First full day in Sweden: FULL OF SURPRISES.
It is NOT, I repeat, it is NOT freezing cold. When I talked to Simon a week ago, he was waist-deep in snow and talking about taking a break from the cold at a sunny beachside resort in Siberia. I don’t know whether he was just trying to garner sympathy or whether it really was that cold, because right now it’s rainy and foggy but reasonably warm. REASON TO REJOICE!
I did not have Swedish class today. I was supposed to start a new Swedish class about two weeks ago, but unfortunately I was not able to attend due to being in the United States. When I showed up for my class today, at 8 am MIGHT I ADD, I had to take yet another diagnostic placement test, wait for an hour, and then talk to the teacher about what I wanted to do. So no learning for me today.
I am BALLER at Swedish. WHATTUP!! The diagnostic test was all writing and grammar, the things I’m worst at in all my foreign languages (read: the things you can’t bluff your way through with hand gestures and facial expressions), and I placed into a level higher than what my original placement test put me in. This should also be a testament to the virtue of giving your brain a break, because Lord knows I definitely didn’t study or speak any Swedish for the six weeks I was in the US.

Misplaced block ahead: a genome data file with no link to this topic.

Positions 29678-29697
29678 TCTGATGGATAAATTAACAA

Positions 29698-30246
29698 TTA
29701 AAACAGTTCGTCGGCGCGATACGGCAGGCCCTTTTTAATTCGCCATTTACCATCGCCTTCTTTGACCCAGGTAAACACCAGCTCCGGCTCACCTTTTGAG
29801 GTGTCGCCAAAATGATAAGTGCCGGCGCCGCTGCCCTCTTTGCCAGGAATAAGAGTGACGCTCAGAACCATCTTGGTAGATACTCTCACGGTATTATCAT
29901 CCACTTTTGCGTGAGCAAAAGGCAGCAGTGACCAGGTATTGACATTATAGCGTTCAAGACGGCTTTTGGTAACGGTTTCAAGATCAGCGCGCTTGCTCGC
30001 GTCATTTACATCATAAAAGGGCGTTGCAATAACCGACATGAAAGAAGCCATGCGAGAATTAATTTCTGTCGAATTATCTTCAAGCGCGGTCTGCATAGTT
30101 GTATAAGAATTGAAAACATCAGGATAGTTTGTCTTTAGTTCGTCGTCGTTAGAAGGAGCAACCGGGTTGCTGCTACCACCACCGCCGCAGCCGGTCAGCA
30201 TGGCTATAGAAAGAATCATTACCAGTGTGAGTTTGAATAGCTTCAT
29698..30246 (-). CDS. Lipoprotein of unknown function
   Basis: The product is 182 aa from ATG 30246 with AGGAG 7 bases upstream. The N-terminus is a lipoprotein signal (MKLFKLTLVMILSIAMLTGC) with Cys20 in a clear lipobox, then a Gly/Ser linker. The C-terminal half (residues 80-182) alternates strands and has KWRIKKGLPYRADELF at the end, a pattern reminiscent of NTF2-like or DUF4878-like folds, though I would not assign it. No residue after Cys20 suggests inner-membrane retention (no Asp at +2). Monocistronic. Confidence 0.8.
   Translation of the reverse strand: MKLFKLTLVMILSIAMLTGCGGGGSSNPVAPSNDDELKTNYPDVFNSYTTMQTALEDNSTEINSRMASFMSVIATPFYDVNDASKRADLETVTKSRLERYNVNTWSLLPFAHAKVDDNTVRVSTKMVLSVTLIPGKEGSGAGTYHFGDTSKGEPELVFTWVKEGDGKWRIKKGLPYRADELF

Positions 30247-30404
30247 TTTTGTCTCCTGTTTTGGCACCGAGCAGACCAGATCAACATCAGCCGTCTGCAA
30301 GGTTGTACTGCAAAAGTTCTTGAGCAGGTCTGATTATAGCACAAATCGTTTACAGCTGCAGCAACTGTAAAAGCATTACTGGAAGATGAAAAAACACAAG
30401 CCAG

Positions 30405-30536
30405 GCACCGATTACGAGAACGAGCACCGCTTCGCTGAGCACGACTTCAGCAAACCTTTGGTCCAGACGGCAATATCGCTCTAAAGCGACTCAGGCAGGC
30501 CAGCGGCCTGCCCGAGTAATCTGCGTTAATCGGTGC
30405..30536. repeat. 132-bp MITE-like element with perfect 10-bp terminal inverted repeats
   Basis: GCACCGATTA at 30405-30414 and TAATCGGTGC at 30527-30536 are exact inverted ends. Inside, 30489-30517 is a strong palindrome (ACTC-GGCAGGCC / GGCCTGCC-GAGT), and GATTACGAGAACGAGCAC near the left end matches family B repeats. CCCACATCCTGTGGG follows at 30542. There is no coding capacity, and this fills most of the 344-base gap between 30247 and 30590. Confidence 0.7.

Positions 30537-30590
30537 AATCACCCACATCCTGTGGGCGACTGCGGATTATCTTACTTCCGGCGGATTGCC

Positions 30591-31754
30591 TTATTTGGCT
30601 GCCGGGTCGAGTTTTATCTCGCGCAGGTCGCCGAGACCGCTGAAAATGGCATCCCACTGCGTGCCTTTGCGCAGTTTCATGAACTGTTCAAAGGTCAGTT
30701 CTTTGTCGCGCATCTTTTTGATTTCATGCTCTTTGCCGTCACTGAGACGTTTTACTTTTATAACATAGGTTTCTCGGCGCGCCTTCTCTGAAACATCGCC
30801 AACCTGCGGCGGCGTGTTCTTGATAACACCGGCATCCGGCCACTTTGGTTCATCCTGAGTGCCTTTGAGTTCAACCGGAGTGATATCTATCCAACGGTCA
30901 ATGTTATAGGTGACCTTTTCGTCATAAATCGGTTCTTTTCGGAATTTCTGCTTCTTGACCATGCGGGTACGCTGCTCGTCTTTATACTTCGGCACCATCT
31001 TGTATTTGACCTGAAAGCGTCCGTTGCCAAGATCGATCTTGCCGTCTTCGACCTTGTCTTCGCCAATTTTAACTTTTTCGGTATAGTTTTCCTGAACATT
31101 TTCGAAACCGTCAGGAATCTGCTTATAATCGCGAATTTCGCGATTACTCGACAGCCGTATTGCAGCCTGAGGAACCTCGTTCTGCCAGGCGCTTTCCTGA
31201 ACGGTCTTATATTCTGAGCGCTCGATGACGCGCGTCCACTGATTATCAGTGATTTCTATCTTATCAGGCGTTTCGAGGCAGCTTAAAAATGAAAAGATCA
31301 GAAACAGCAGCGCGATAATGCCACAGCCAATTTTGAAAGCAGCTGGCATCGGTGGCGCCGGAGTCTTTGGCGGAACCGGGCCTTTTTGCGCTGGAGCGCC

I decided not to go into the higher level of Swedish, though, because they don’t teach any more grammar at that point, and that really is a gaping hole in my Swedish abilities. The difference between the two levels is sort of like high school English class (Swedish) and remedial high school English (Swedish). You read books and write papers in English class—you don’t really learn about sentence structure. What I opted into is the sort of remedial high school Swedish, except that I think it will be mostly made up of foreigners like me instead of actual high schoolers. I almost always choose to just jump into the deep end and figure it out as I go along, but at this point with my Swedish, I think I’ll be missing too much if I skip the grammar class.
So all’s good on that front. The other downside is that instead of having Swedish every day for 2-3 hours, I have it only three times a week, two hours a day. The timing of those two hours is awesome, though: 10-12 am. That way I can work out, read, do homework, write my great American Expat novel, etc. etc. etc. either before or after Swedish each day with no problem.
Besides that, tomorrow I start up again with my babysitting/tutoring for a family in Malmö, Thursday I am meeting with a new tutoring student at Orange Box, and Friday I head off to Gothenburg (Göteborg in Swedish) with Simon to meet up with my friend Steve and go to the Gothenburg International Film Festival.